By mastering the art of saying “no,” you’ll ensure that you:
- Won’t overcommit
- Avoid burnout
- Prioritize what is essential to get done now, and what can wait
Before hiring a virtual assistant, I had a general idea of the benefits I would receive based on assumptions and stories from other people. I assumed I’d:
- Save time and money
- Feel less overwhelmed
- Get more done
And so on, however, I have to say, there were far more perks than I had anticipated.
A lot of solopreneurs struggle with the idea of delegating any aspect of their business. But I have a confession to make. I am a solopreneur that has never had any trouble delegating. I am happy to assign a job to someone else.
OK, full confession – I was always happy to delegate certain jobs, but I had a hard time actually letting go. I tended to continue doing a lot of the work that they were supposed to be doing. It was not helpful.
It’s tough for entrepreneurs, and especially solopreneurs, to “let someone else do it”. Yet it is crucial if you want to have the best of all worlds.
Did you know that when you surround yourself with positive people, you actually start being more positive (glass half full, anyone?). Your attitude on how you approach things actually changes for the better, allowing you to be more productive and accomplish the things that you set out to achieve.
When you surround yourself with negative people, it actually has the reverse impact and can take a huge toll on your path to success (and happiness in general).
Step 6: Decide
So now it's time to decide if you are going to make any changes to your business and if so, what you will change. In the last step we talked about refining and/or reimagining your business. In this step you are going to decide what you actually want to change about your business.
Because solopreneur businesses can be so varied, most of the Solopreneur Success Cycle is presented in general terms. But I think it's helpful to present this step in the context of a real-world example.
Imagine a business that buys and sells used vinyl records online started by a young woman who is a parent to a young child. Let's call her "Callie" and her company is called Vinyl Ventures. Vinyl Ventures sells used phonograph records on consignment. She takes possession of the product but only pays the owner when they sell.
In the previous step of the Solopreneur Success Cycle, Callie created a list of ideas to refine and reimagine her one-person business. Now it's time for her to evaluate those ideas and decide which ones to actually do. Not all of her ideas are good ones and it's also possible that they won't all play nice together. Plus, there is only so much you can do at one time while still running the business.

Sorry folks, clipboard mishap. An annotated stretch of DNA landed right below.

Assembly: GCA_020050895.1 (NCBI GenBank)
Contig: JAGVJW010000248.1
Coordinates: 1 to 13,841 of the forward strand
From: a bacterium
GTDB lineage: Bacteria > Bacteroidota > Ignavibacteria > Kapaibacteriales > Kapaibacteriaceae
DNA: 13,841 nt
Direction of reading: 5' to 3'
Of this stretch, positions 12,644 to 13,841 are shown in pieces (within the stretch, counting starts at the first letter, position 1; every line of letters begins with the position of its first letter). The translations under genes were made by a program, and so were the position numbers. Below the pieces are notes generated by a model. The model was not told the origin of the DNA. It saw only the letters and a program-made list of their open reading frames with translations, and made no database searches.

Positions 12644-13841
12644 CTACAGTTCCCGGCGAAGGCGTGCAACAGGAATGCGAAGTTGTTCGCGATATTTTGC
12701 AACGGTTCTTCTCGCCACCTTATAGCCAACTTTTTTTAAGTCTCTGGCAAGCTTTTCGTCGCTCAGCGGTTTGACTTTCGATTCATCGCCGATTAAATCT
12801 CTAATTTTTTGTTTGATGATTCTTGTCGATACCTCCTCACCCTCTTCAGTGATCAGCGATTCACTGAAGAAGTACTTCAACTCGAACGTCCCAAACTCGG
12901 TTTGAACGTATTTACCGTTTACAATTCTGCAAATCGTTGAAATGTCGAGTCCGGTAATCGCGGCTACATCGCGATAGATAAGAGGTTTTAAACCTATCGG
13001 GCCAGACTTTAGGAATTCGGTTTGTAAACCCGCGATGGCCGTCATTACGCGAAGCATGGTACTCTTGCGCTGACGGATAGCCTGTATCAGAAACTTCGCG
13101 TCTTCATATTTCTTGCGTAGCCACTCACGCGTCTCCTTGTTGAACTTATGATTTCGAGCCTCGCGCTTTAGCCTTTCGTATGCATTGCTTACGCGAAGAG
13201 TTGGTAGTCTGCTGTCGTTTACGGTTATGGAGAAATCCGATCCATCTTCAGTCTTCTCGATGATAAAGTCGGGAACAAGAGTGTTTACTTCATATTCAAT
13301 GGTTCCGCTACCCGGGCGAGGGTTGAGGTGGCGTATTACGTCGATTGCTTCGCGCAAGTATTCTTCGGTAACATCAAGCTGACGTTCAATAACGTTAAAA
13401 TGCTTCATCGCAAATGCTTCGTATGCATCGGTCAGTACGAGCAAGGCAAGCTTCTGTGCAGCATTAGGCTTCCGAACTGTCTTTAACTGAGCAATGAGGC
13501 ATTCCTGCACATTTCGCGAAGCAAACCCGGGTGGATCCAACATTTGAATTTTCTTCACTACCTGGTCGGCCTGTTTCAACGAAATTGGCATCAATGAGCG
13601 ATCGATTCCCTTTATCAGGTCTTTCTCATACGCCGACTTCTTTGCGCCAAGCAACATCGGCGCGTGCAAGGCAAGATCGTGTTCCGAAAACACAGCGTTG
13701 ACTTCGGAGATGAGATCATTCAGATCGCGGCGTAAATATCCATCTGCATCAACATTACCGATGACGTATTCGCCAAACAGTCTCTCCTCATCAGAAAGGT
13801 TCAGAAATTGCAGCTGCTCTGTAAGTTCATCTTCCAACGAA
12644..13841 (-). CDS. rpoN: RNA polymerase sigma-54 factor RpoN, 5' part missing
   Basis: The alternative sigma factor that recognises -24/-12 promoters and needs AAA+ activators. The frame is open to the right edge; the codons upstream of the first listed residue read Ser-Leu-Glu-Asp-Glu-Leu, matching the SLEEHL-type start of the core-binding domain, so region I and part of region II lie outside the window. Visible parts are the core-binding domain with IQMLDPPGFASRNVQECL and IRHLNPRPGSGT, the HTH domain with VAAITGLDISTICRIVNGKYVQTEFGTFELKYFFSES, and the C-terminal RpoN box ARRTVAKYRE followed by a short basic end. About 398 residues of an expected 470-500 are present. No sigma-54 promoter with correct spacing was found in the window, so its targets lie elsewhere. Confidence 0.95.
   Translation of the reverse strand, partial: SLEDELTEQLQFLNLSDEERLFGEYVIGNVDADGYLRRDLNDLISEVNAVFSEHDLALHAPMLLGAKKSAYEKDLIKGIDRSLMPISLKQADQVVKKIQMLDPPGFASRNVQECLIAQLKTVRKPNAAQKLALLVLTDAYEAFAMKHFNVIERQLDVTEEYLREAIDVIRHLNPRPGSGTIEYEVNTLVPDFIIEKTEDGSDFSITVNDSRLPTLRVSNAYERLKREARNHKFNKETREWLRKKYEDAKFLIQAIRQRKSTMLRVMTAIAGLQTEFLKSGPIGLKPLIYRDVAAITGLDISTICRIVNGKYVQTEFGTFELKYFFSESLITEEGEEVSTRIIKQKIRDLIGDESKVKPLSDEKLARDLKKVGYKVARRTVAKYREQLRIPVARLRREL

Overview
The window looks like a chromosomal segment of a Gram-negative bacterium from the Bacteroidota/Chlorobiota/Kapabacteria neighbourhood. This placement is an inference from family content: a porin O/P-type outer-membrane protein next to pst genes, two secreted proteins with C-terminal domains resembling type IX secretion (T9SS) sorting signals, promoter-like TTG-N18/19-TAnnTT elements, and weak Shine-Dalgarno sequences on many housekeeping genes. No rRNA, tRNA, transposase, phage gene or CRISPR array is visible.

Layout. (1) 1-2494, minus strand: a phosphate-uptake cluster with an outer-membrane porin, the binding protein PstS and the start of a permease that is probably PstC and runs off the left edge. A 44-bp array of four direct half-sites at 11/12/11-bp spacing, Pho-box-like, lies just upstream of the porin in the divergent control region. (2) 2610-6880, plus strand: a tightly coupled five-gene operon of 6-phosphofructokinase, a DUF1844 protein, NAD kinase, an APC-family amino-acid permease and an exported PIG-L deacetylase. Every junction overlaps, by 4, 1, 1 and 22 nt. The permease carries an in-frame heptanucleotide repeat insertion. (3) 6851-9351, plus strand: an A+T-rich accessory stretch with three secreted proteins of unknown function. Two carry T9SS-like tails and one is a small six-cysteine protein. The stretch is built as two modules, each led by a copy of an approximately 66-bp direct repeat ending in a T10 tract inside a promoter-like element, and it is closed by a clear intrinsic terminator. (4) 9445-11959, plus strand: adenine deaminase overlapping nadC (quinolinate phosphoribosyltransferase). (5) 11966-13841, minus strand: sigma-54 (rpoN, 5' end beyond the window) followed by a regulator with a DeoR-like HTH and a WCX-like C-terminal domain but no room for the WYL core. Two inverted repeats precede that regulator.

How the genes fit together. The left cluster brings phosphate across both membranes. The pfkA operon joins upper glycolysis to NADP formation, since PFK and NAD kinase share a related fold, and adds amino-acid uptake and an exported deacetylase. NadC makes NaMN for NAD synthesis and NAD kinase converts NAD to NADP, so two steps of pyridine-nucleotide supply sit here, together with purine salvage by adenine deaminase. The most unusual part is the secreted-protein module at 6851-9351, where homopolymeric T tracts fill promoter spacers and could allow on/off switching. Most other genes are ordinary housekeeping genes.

Callie's list of ideas are:
- Add turntables and tube amps to her product offering
- Start selling new release vinyl in addition to the used product she's currently selling on consignment
- Create a section of her website where people can review products
- Move her website to a more robust platform where she can automate more processes and collect more data about her customers
- One-on-one equipment consultations for customers
Review Against Goals & Success
The first thing to do is to go through your list of ideas of how to change your business. Which of your changes do you think will best help align your business with your goals? I like to score them from 1 to 5.
1 = Very harmful effect on goal
2 = Harmful effect on goal
3 = No impact on goal
4 = Positive effect on goal
5 = Very positive effect on goal
Look hard at the 1 and 2s. Is the cost to the goal overcome by the ideas positive effect on other goals?
Example: For Callie's vinyl record business her goals are:
- To have the flexibility with her time to be a primary caregiver for her daughter
- Make enough money to be worth her time
- To do something she really enjoys
- Help people who love vinyl find what they need
For Callie, adding turntables and tube amps as well a new vinyl records has no long term effect on her goal of having time for her daughter because she can drop ship them from the supplier - it's effectively affiliate marketing. So this gets a 3, no impact. They have a positive impact on her goals of making enough money to be worth her time, doing something she really enjoys and helping people who love vinyl get what they need, so they get 5s. There'll be some work to set it up but it won’t cost her time later, she'll make more money and she really loves the old technology.
It's the same for the new release vinyl.
Adding the review section is a bit more nuanced. It could cost her some time to check the reviews to comment and for spam and inappropriate posts. So that gets a 2 for the "Time with her daughter goal." But it gets a 4, a 3, and a 4 for the remaining goals respectively. Plus there probably isn't a great way to sell hardware without reviews. And it will engage her customers more. So she's keeping this in spite of the 2 score?
Moving to a more robust platform for her website and marketing will cost some money. But it will save her time by allowing her to automate processes that are currently manual. She can use this found time to manage the review section and answer question about equipment.
The last idea, doing one-on-one consultations for equipment has such a negative effect on time with her daughter that she gives it a 1 and cans the idea. That's smart. Anytime you see a 1, you have to think hard whether the benefits outweigh the costs.
So Callie has ruled out one of her ideas and will explore 4 of them further.
Talk to Experts and Customers
At every step of this process, considering whether you should call on your experts and/or the network of people you trust. As you consider these ideas, feedback from customers, mentors and other solopreneurs, accountants and tax planning professionals, lawyers, and others who may see things you do not, can be very valuable. Also, if you know anyone who is doing what you are thinking about doing and won’t be directly hurt by your competition, reach out them, even if you don’t know them. Most people like to help. Check out the LifeStarr Community for feedback.